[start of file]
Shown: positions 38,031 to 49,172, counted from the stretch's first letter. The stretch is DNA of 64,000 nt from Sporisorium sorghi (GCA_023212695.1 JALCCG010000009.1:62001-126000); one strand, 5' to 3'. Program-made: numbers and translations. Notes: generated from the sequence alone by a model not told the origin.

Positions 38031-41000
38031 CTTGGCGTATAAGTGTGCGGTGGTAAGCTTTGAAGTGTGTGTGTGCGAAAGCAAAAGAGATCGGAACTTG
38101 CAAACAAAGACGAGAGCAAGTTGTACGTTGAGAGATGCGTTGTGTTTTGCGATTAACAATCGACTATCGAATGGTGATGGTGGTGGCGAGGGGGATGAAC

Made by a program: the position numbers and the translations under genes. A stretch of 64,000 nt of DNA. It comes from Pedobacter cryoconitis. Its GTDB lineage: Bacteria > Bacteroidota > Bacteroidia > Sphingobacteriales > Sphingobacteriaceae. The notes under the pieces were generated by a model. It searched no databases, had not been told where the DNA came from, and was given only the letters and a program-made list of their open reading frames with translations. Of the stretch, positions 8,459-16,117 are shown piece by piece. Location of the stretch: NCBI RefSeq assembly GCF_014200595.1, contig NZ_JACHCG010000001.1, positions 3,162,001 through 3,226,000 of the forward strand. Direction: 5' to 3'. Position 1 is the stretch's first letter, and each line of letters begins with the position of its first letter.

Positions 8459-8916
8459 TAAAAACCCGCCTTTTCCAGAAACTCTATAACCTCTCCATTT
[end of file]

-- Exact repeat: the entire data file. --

Shown: positions 38,031 to 49,172, counted from the stretch's first letter. The stretch is DNA of 64,000 nt from Sporisorium sorghi (GCA_023212695.1 JALCCG010000009.1:62001-126000); one strand, 5' to 3'. Program-made: numbers and translations. Notes: generated from the sequence alone by a model not told the origin.

Positions 38031-41000
38031 CTTGGCGTATAAGTGTGCGGTGGTAAGCTTTGAAGTGTGTGTGTGCGAAAGCAAAAGAGATCGGAACTTG
38101 CAAACAAAGACGAGAGCAAGTTGTACGTTGAGAGATGCGTTGTGTTTTGCGATTAACAATCGACTATCGAATGGTGATGGTGGTGGCGAGGGGGATGAAC

Made by a program: the position numbers and the translations under genes. A stretch of 64,000 nt of DNA. It comes from Pedobacter cryoconitis. Its GTDB lineage: Bacteria > Bacteroidota > Bacteroidia > Sphingobacteriales > Sphingobacteriaceae. The notes under the pieces were generated by a model. It searched no databases, had not been told where the DNA came from, and was given only the letters and a program-made list of their open reading frames with translations. Of the stretch, positions 8,459-16,117 are shown piece by piece. Location of the stretch: NCBI RefSeq assembly GCF_014200595.1, contig NZ_JACHCG010000001.1, positions 3,162,001 through 3,226,000 of the forward strand. Direction: 5' to 3'. Position 1 is the stretch's first letter, and each line of letters begins with the position of its first letter.

Positions 8459-8916
8459 TAAAAACCCGCCTTTTCCAGAAACTCTATAACCTCTCCATTT